So once again, we are back to the importance of prosecuting fraud.

A 2005 letter in premier scientific journal Nature reviewed the research on trust and economics:

Trust ... plays a key role in economic exchange and politics. In the absence of trust among trading partners, market transactions break down.
In the absence of trust in a country's institutions and leaders,
political legitimacy breaks down. Much recent evidence indicates that
trust contributes to economic, political and social success.

Forbes wrote
an article in 2006 entitled "The Economics of Trust". The article
summarizes the importance of trust in creating a healthy economy:

Imagine
going to the corner store to buy a carton of milk, only to find that
the refrigerator is locked. When you've persuaded the shopkeeper to
retrieve the milk, you then end up arguing over whether you're going to
hand the money over first, or whether he is going to hand over the
milk. Finally you manage to arrange an elaborate simultaneous exchange.
A little taste of life in a world without trust--now imagine trying
to arrange a mortgage.

 

Being able to trust people might seem
like a pleasant luxury, but economists are starting to believe that
it's rather more important than that. Trust is about more than whether
you can leave your house unlocked; it is responsible for the
difference between the richest countries and the poorest.

 

"If
you take a broad enough definition of trust, then it would explain
basically all the difference between the per capita income of the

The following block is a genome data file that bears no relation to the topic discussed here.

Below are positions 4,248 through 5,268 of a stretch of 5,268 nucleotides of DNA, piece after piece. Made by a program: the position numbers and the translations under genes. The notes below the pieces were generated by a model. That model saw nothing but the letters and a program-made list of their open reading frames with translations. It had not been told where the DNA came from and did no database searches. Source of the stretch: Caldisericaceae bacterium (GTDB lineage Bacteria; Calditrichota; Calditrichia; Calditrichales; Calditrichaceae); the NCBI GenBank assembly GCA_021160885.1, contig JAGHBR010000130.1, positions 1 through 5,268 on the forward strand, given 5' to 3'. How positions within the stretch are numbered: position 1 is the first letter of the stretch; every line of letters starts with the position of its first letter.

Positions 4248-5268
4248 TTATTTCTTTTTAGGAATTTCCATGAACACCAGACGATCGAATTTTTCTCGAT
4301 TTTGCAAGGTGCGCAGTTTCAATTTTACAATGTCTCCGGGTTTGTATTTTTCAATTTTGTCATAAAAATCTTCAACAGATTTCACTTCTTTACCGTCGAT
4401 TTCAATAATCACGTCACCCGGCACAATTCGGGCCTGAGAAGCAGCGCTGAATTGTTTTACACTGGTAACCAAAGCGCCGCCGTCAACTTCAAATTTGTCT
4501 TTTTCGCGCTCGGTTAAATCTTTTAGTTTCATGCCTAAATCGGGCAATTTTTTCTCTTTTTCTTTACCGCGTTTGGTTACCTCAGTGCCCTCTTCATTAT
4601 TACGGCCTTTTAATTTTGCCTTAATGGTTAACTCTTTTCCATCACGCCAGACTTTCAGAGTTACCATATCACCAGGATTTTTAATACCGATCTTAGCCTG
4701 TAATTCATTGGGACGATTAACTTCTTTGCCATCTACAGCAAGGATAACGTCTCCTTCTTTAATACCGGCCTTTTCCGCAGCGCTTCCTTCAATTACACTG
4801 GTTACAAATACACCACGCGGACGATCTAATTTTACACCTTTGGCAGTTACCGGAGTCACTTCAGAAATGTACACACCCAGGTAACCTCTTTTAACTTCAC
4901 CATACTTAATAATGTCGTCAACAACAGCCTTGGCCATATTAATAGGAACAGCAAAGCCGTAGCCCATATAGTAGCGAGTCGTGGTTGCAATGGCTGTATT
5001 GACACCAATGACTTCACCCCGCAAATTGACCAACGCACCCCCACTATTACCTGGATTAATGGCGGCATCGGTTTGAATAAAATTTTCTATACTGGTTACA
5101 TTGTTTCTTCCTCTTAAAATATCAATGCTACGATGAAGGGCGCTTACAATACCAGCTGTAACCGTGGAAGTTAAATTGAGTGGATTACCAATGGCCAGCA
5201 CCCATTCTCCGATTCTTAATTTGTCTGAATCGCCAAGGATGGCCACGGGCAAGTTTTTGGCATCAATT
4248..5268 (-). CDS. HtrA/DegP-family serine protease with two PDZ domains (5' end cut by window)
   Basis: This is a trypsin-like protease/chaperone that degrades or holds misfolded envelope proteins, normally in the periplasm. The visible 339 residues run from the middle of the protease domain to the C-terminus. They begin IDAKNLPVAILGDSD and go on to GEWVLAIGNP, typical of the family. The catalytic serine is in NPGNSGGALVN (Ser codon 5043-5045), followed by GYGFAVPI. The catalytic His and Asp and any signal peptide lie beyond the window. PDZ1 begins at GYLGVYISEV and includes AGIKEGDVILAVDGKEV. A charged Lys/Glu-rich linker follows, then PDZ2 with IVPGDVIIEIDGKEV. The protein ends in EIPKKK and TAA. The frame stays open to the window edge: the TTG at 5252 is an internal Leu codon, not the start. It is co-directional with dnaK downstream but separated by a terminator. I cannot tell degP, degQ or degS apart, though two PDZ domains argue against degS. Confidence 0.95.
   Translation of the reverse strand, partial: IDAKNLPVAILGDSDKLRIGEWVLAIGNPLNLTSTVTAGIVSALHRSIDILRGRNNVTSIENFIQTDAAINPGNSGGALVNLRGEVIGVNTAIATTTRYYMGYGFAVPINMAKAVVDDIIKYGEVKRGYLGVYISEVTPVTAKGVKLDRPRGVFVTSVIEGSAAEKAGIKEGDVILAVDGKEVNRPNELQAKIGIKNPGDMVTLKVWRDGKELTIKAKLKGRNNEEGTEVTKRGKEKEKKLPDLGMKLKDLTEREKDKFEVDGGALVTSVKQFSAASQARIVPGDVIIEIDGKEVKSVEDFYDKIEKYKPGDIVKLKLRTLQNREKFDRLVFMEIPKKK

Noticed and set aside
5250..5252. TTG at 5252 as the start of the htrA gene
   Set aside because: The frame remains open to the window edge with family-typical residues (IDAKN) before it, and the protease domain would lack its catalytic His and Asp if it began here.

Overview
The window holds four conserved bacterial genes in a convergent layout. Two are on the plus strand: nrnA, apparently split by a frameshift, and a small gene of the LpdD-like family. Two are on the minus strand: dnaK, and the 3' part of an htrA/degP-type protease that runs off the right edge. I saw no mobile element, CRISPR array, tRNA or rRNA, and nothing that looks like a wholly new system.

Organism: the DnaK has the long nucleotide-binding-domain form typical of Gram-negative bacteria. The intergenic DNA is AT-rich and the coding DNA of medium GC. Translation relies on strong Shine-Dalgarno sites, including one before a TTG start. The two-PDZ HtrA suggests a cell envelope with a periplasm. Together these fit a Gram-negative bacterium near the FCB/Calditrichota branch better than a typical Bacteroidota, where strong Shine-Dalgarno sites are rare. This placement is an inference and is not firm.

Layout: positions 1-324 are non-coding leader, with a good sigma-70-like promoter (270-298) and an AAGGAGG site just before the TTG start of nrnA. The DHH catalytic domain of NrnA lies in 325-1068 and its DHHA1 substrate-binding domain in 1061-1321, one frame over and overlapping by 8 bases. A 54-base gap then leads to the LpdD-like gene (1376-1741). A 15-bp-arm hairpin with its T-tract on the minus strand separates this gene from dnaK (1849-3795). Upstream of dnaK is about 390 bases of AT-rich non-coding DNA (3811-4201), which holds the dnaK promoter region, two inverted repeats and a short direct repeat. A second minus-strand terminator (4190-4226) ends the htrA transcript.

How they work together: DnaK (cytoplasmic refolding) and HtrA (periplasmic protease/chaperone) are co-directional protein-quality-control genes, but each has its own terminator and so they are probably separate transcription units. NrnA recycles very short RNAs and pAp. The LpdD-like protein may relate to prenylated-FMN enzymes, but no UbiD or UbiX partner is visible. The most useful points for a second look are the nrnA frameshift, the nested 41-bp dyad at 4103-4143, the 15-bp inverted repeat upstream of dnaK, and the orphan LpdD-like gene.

United States and Somalia," ventures Steve Knack, a senior economist
at the World Bank who has been studying the economics of trust for
over a decade. That suggests that trust is worth $12.4 trillion
dollars a year to the U.S., which, in case you are wondering, is 99.5%
of this country's income.

 

***

 

Above all, trust enables people to do business with each other. Doing business is what creates wealth.

 

***

 

Economists
distinguish between the personal, informal trust that comes from
being friendly with your neighbors and the impersonal,
institutionalized trust that lets you give your credit card number out
over the Internet.

In 2007, Yann Algan (Professor of
Economics at Paris School of Economics and University Paris East) and
Pierre Cahuc (Professor of Economics at the Ecole Polytechnique (Paris))
reported:

We find a significant impact of trust on income per capita for 30 countries over the period 1949-2003.

Similarly, market psychologists Richard L. Peterson M.D. and Frank Murtha, PhD noted in 2008

Trust is the oil in the engine of capitalism, without it, the engine seizes up.

Confidence is like the gasoline, without it the machine won't move.

Trust